Election Debates

I'm sure we all saw the debates this week. The BBC and ITV have hauled the leaders of the main parties in front of an audience made up of their electorate, and the results were startling.


First we come to the debate between the two main party leaders on Tuesday night. It was interesting to see what should well have been a two hour, open contest, but one which was crammed into an intermittent presenter-fest, with Julie Etchingham cutting off both Jeremy Corbyn and more notably Boris Johnson at every opportunity that she got.


On reflection, I'm sure that the SNP and the Lib Dems are glad that they didn't manage to sue their way onto it - more damage than good would have come of it!


YouGov polling showed that Johnson won the debate, but Corbyn showed that he could perform in the face of Johnson and in front of the live audience.


Next came the BBC Question Time Special, with all of the party leaders facing the audience in turn. Unlike on Tuesday's debate, this was the chance for them to work the stage and give the audience thirty minutes of pure, uninterrupted answers.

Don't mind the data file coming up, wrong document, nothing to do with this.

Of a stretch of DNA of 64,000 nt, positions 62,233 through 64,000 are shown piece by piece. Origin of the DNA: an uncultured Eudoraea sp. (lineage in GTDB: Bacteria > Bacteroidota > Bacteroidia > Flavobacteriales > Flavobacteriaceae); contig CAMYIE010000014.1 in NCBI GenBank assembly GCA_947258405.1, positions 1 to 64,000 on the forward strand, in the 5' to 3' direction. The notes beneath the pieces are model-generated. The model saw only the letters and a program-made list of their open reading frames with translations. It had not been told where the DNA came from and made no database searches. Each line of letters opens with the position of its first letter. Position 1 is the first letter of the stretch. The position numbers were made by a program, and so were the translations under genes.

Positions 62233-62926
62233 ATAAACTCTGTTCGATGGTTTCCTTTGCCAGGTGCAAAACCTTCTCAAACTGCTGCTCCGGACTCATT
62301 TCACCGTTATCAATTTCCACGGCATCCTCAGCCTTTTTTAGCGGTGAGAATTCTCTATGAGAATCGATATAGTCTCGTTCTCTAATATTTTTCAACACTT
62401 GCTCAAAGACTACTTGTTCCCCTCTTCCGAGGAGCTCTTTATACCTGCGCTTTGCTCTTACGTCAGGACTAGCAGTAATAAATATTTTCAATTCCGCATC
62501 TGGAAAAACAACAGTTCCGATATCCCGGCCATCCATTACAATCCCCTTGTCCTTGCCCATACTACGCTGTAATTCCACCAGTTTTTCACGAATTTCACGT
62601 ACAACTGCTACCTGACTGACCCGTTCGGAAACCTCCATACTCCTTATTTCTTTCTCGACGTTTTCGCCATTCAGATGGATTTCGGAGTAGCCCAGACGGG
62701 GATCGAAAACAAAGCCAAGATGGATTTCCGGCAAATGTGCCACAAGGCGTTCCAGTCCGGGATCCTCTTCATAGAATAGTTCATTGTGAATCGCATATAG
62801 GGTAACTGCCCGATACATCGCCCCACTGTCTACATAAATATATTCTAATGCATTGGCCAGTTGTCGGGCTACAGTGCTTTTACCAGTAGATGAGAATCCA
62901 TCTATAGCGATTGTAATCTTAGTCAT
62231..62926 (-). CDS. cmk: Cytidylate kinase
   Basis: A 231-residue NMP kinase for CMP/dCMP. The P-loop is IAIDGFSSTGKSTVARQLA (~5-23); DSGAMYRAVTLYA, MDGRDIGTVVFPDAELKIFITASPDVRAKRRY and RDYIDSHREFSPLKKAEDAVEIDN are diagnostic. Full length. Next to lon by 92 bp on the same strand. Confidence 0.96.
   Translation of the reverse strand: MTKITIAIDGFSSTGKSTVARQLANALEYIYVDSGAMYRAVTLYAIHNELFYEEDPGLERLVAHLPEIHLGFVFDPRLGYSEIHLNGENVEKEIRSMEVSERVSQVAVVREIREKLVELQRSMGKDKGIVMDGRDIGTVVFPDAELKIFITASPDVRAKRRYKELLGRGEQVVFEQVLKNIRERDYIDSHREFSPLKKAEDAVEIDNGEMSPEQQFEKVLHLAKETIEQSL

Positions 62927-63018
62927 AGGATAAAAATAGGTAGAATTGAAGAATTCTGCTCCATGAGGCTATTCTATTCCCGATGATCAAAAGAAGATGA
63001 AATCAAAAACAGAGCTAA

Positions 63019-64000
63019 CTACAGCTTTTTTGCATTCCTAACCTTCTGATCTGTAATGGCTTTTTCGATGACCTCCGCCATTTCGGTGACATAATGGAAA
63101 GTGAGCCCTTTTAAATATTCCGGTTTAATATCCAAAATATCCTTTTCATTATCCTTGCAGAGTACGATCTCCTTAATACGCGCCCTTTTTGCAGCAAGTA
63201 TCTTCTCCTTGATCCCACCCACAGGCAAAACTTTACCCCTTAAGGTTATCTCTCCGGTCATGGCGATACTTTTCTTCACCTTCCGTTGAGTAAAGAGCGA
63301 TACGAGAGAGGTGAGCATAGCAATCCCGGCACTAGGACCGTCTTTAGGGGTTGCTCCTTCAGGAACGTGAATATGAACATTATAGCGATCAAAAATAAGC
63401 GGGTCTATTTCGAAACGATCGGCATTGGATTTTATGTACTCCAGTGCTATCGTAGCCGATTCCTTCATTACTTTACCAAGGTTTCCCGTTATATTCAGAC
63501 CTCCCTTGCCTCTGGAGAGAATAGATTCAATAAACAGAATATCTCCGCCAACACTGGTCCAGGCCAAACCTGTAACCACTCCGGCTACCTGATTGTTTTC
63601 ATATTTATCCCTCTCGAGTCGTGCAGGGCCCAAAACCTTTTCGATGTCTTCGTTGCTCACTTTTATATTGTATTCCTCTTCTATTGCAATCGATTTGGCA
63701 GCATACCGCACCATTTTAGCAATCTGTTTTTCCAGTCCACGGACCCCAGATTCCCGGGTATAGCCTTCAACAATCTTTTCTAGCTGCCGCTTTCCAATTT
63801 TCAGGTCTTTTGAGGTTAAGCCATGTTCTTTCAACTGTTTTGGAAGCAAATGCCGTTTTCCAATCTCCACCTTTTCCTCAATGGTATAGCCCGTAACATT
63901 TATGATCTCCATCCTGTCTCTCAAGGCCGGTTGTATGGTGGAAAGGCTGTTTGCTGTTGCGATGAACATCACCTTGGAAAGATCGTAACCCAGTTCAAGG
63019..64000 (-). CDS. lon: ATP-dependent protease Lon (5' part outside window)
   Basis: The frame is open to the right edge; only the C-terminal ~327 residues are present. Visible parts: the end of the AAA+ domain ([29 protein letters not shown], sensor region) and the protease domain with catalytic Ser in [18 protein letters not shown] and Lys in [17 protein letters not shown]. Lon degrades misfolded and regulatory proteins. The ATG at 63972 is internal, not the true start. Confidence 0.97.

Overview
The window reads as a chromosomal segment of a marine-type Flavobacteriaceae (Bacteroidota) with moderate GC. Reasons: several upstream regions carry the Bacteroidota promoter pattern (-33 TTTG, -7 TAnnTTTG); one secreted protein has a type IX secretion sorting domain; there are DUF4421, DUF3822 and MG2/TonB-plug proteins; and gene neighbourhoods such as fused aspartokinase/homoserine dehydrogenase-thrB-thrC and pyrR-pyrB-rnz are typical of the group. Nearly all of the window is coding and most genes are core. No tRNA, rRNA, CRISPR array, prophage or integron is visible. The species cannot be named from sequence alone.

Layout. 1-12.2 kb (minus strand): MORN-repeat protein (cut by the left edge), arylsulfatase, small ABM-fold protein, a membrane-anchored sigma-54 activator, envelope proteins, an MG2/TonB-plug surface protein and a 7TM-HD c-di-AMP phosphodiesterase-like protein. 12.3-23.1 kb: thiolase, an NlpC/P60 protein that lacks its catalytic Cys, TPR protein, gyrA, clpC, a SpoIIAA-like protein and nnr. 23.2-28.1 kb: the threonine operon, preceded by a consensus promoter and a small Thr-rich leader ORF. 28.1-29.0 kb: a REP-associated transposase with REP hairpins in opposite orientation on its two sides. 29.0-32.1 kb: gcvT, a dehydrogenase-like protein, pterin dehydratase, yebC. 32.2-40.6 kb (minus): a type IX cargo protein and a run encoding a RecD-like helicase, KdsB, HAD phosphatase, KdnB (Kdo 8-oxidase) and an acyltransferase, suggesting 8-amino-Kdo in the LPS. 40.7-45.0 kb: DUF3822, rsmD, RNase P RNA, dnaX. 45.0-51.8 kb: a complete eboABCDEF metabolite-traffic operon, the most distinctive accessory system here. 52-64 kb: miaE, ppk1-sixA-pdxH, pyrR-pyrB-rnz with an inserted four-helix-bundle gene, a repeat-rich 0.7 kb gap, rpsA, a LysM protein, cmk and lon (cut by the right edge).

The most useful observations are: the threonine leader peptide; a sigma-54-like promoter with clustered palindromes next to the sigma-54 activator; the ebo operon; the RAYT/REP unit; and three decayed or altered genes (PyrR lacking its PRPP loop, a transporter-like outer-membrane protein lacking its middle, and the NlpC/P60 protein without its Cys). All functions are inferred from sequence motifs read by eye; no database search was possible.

It worked for two party leaders in particular. Johnson and Sturgeon won out.


We've all known for some time that whilst we may disagree completely with her, Sturgeon is a shrewd operator. She pulled off yet another sleek performance, setting the SNP aside from their Remain competition and drawing a line in the sand.


They will be formidable in Scotland this time round.


But whilst Sturgeon solidified her separatist agenda, Johnson came out and blew the trumpet for not just the Union, but for Brexit and Britain itself.


He responded calmly to challenging questions, in the face of an audience which took no prisoners. To be fair to them, they were equally brutal on the other parties leaders. Johnson got his policies across well, and his party duly went further up in the polls afterwards.


The manifesto launch should be interesting.


Whilst Johnson and Sturgeon enjoyed success, the same could not be said for Swinson and Corbyn. Whilst Swinson spent the entire time trying to justify not her policies but her party's raison d'etre, Corbyn offered us yet more confusion on Labour's Brexit policy, fudged his position on another Scottish referendum, exacerbated concerns about crippling spending and laying further siege to his credibility.


Yet another week of controversy, flip-flopping from Labour, separatism from Sturgeon and democracy denial from the Lib Dems. We can end the madness - use your vote wisely on Thursday 12th December.


Jack Rydeheard, Editor of the Conservative on Sunday for Conservative Progress